Most of Lu Chi’s glass sculptures are made using the lost-wax casting technique. The wax section is a very important part of her studio. She makes the wax mold and lost wax from the fired plaster mold at this area. Sometimes, she mixes different types of wax for her sculptures, depending on the form and size. She’ll spend days to work on the details on the wax mold. Some of them will be remodeled to get a new shape. Wax molding is the second sculpting process she uses.

The kiln room houses two large kilns, in which Lu Chi can cast large-scale glass sculptures. The maximum size of the whole sculpture can reach 2 meters in the studio. The firing schedule depends on the size and shape of the work. Normally, a work piece over 1 meter needs to stay in the kiln for more than 2-3 weeks.

Firing is the culmination of some of the best and some of the worst times of the whole kiln-casting process. It combines the mastery of skills with unanticipated magic. After few weeks firing, the moment of opening the kiln door is always tense- the results can be unpredictably disappointing as well as surprising.

Cold work means after glass be warm-formed in the kiln, the rest work is carried out when the glass is cold. Because Lu Chi’s work is full of negative spaces, she always de-mold her glass from the fired plaster mold very cautiously, like an archaeologist digging out a fossil from the earth. After the cast piece is out of the kiln, she then work on the machines and tables.  Lu Chi has developed techniques and tools that are unique to her work. She cut, carve, sandblast, engrave, grind, and polish it. This is a very complex, extended process full of dust, noise, and danger. It is the third sculpting process for the whole process.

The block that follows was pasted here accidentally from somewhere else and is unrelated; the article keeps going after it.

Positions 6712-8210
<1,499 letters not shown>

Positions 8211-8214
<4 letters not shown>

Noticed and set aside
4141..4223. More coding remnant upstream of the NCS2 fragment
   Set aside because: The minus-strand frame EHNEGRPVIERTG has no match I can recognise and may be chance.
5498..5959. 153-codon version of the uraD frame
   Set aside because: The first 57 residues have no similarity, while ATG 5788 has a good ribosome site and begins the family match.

The engraving table is the place to deal with those delicate details that can’t be finished in the Cold-Work Room. Every detail in Lu Chi’s work is symbolic. Many of them only can finished by hand. As a perfectionist, she will work for months on a piece because she believe that, “God is in the details”.

The showroom is the brightest place in Lu Chi’s studio. Glass, with its responsiveness to light, is inherently beautiful. Under the spotlights, the qualities of glass are brought out. After a long and complicated process, each unique piece finally gets the light necessary to bring out it’s inherent beauty. Its transparent fluidity simultaneously captures and transforms that light beautifully, as a star, shining.

In the Glass Lounge, you can better see Lu Chi’s wonderful glass sculptures and delicate jewelry. Hold your breath; listen to the glass. Take a breath; the glass is listening. Traveling through the light and shadow of glass, here you can meet and talk with Lu Chi about her work.

A little kitchen, a comfortable sofa, this is the best recharging place for the inspired, but tired, artist. A cup of espresso with a piece of chocolate in the afternoon, renews Lu Chi.